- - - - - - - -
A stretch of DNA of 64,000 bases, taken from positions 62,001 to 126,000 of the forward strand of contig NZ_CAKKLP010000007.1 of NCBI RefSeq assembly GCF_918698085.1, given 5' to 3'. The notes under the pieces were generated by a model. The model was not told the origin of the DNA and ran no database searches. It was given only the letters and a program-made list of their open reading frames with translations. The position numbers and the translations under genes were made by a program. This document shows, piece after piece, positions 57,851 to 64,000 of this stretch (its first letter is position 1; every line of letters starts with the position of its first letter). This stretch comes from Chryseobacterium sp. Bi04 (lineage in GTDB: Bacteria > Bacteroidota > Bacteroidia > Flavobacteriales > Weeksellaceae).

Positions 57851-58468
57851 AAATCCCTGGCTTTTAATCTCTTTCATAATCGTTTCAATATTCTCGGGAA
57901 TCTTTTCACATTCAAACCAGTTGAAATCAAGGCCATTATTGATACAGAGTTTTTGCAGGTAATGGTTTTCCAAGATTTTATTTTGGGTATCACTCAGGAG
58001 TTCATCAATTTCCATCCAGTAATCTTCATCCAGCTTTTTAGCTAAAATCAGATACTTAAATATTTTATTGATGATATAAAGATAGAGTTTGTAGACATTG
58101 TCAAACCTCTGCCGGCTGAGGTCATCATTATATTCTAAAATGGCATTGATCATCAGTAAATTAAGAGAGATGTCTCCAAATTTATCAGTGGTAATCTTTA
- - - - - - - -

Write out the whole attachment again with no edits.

A stretch of DNA of 64,000 bases, taken from positions 62,001 to 126,000 of the forward strand of contig NZ_CAKKLP010000007.1 of NCBI RefSeq assembly GCF_918698085.1, given 5' to 3'. The notes under the pieces were generated by a model. The model was not told the origin of the DNA and ran no database searches. It was given only the letters and a program-made list of their open reading frames with translations. The position numbers and the translations under genes were made by a program. This document shows, piece after piece, positions 57,851 to 64,000 of this stretch (its first letter is position 1; every line of letters starts with the position of its first letter). This stretch comes from Chryseobacterium sp. Bi04 (lineage in GTDB: Bacteria > Bacteroidota > Bacteroidia > Flavobacteriales > Weeksellaceae).

Positions 57851-58468
57851 AAATCCCTGGCTTTTAATCTCTTTCATAATCGTTTCAATATTCTCGGGAA
57901 TCTTTTCACATTCAAACCAGTTGAAATCAAGGCCATTATTGATACAGAGTTTTTGCAGGTAATGGTTTTCCAAGATTTTATTTTGGGTATCACTCAGGAG
58001 TTCATCAATTTCCATCCAGTAATCTTCATCCAGCTTTTTAGCTAAAATCAGATACTTAAATATTTTATTGATGATATAAAGATAGAGTTTGTAGACATTG
58101 TCAAACCTCTGCCGGCTGAGGTCATCATTATATTCTAAAATGGCATTGATCATCAGTAAATTAAGAGAGATGTCTCCAAATTTATCAGTGGTAATCTTTA